Fact-checking the new NDP attack ad on Conservative ethics
On Monday, the NDP released an attack ad targeting the Conservatives’ record of electoral offences.
The faces of one federal Conservative after another are shown set to dramatic music. One by one, a red stamp announces a word, like, “Charged”, “Sent to jail” or “Fraud.”
The problem is, many of the people mentioned in the ad have not actually been convicted of any crime, something that the ad does not make especially clear.
Here’s a look at the people mentioned in the ad:
Irving Gerstein – Head of Conservative Fundraising
This is true, Senator Irving Gerstein was charged in relation to the “in-and-out” scheme, in which the Conservative Party broke election spending rules in the 2006 election.
What the NDP ad doesn’t say is that the charges against Gerstein were withdrawn.
Conservative Party of Canada
Guilty of election fraud
The deal which saw the charges against Gerstein being dropped also saw the Conservative Party fined $52,000 for breaking the Election Act. So, this is accurate.
Patrick Brazeau – Harper Senator
Brazeau has been charged with breach of trust and fraud, but he hasn’t been found guilty. His trial is currently set for March 2016.
Bruce Carson – Former Harper Advisor
Carson has been charged with illegal lobbying, but he hasn’t been found guilty.
Michael Sona – Conservative Robocall Operative
Sent to jail
Sona was indeed sent to jail, convicted of preventing or endeavouring to prevent an elector from voting in connection with the Guelph robocalls scandal in the 2011 election. He was sentenced to nine months in prison, and 12 months of probation, though according to an April 2015 news report, he only spent a few days in prison before being released on bail. He intends to appeal the sentence, though not the conviction.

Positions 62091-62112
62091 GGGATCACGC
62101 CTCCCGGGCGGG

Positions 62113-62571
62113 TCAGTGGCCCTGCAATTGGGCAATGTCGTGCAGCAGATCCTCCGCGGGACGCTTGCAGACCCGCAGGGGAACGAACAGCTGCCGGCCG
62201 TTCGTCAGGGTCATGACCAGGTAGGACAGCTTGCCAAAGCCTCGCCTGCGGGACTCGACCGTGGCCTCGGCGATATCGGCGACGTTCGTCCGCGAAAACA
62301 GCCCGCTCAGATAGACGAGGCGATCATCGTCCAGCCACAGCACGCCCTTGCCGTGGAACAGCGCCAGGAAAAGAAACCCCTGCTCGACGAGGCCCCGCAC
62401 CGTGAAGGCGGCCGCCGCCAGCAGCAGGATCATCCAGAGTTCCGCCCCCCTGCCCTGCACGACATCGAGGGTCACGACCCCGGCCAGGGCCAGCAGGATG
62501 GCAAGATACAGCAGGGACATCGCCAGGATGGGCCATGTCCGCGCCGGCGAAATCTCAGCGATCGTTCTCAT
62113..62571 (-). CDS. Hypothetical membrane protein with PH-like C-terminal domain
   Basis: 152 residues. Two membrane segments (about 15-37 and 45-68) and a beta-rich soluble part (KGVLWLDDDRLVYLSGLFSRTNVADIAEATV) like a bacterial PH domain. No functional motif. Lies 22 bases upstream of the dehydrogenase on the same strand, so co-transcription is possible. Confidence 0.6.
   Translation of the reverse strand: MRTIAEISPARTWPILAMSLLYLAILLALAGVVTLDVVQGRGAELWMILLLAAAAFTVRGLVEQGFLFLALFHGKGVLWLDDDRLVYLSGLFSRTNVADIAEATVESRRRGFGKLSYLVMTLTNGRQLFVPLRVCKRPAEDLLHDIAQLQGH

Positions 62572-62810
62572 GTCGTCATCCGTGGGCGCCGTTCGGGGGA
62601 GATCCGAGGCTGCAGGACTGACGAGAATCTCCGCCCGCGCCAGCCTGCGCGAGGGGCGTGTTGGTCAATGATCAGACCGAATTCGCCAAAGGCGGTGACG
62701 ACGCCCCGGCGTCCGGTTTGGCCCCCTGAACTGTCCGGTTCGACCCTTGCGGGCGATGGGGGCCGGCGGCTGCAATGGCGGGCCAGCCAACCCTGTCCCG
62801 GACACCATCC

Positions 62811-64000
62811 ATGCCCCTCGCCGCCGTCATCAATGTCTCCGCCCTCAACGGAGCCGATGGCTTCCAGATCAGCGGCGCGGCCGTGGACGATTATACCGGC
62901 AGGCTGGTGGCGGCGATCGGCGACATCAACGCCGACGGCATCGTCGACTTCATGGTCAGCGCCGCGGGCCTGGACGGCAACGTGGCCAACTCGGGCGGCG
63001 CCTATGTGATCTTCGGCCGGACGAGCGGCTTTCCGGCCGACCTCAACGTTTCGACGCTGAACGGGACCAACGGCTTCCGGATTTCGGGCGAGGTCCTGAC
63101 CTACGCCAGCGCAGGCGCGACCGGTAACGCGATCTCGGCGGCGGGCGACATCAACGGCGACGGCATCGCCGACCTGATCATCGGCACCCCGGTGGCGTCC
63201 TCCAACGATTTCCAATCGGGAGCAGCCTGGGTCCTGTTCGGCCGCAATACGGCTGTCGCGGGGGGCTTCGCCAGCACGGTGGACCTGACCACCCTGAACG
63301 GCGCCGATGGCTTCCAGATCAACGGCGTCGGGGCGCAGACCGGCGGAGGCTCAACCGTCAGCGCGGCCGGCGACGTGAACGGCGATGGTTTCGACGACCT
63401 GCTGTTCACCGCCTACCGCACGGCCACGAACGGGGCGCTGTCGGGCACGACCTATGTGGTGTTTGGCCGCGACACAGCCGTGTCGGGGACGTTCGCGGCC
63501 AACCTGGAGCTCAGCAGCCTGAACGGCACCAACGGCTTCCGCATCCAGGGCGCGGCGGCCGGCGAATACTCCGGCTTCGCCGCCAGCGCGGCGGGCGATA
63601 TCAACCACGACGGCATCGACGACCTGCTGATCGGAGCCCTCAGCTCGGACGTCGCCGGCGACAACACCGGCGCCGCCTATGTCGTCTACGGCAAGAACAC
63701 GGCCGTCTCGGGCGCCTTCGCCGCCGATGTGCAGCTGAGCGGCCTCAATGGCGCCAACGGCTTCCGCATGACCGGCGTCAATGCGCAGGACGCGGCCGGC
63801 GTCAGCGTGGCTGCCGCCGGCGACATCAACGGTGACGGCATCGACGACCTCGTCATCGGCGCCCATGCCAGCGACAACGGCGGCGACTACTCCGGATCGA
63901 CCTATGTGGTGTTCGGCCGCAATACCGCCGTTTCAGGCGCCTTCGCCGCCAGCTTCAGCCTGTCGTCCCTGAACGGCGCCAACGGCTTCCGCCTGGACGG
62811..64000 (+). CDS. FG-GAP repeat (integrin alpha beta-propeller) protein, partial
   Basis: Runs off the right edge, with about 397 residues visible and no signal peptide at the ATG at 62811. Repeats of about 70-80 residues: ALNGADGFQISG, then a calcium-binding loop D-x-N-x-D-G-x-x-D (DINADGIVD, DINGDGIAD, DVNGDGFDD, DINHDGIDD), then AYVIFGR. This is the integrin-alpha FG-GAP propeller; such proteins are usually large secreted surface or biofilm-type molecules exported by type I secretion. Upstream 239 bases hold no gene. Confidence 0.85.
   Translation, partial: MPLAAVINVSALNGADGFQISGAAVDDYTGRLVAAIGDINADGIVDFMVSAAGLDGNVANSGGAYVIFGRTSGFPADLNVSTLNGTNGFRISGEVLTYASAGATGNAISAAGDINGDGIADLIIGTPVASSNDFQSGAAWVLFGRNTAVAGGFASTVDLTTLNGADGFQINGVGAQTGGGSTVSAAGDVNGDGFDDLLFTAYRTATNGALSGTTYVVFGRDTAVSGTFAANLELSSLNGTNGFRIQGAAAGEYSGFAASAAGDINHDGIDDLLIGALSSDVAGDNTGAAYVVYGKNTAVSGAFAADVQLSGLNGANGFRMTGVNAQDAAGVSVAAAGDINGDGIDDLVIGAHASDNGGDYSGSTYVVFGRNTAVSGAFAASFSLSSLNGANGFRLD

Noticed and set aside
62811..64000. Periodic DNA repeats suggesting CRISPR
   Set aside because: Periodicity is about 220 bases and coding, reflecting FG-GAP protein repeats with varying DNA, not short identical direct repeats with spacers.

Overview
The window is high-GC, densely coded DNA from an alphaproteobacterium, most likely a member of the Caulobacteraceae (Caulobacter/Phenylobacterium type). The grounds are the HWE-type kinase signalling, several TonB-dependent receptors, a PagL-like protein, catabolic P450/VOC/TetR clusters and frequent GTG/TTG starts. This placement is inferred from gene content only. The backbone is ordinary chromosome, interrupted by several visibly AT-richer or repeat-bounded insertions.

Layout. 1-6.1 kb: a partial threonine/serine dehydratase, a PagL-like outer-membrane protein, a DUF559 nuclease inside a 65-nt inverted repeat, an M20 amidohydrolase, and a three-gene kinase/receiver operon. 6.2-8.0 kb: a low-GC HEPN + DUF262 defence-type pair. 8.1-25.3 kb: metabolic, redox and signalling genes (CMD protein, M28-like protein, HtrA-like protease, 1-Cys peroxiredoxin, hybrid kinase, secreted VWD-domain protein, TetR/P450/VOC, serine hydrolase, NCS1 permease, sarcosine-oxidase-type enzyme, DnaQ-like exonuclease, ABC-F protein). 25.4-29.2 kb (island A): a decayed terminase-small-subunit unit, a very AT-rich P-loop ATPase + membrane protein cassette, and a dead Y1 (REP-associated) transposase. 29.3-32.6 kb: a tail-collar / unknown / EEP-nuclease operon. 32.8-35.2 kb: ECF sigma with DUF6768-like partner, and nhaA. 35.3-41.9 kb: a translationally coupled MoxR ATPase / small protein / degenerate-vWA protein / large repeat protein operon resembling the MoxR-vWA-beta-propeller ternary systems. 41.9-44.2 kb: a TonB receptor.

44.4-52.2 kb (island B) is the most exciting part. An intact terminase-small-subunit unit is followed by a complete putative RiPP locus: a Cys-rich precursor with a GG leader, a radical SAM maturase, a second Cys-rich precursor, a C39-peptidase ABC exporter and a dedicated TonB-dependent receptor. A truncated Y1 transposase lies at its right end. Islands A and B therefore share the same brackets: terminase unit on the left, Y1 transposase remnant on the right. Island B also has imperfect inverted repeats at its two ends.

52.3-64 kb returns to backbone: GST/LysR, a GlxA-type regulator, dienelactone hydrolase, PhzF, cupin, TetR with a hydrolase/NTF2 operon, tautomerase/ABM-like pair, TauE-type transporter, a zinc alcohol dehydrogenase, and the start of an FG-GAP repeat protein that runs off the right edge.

Peter Penashue – Campaign Agent
Reg Bowers, official agent for former Conservative MP Peter Penashue, was charged with taking illegal contributions from corporations during the 2011 election. Penashue resigned over the case and was defeated in a 2013 byelection. Bowers has been charged, but not convicted. He made a first appearance in court in June and is due back in early August.
Saulie Zajdel – Harper Candidate
Zajdel pleaded guilty to charges of breach of trust and corruption in May 2015. The charges related to real estate deals made while he was a Montreal city councillor.
Although it’s true that Zajdel once ran unsuccessfully for the Conservatives, these charges are about things that happened while he was a councillor – not a Conservative candidate.
Mike Duffy – Harper Senator
Mike Duffy is currently on trial on 31 charges, including fraud, bribery and breach of trust. The trial is scheduled to resume in August. Many of the issues do relate to his housing funds.
Pamela Wallin – Harper Senator
Pamela Wallin is currently being investigated by the RCMP with regard to her travel expenses, though no charges have been laid.
One third of the Senate
A Toronto Star report from June suggests that the RCMP is investigating 30 senators who have been flagged for questionable spending.
As there are currently 105 sitting senators, the NDP is rounding up a little here, particularly since some of those whose spending is being investigated are no longer sitting. Correction: there are only 83 sitting senators at the moment. So, 30 of 83 is actually slightly more than one third of the Senate, though it is still true that some of those under investigation are not currently sitting. Apologies for the error, and thanks to readers for fact-checking the fact-check.
It’s unclear whether one of the senators in the graphic, Don Meredith, is actually being investigated by the RCMP, though the Senate ethics officer is looking into allegations that he was having a sexual relationship with a 16-year-old-girl, according to a news report.
Dean Del Mastro – Harper ethics spokesperson
Sent to jail
This is true. Del Mastro was sentenced on June 25 for electoral fraud. He was sentenced to one month in jail. He spent one night there, before being released on bail pending an appeal of his conviction.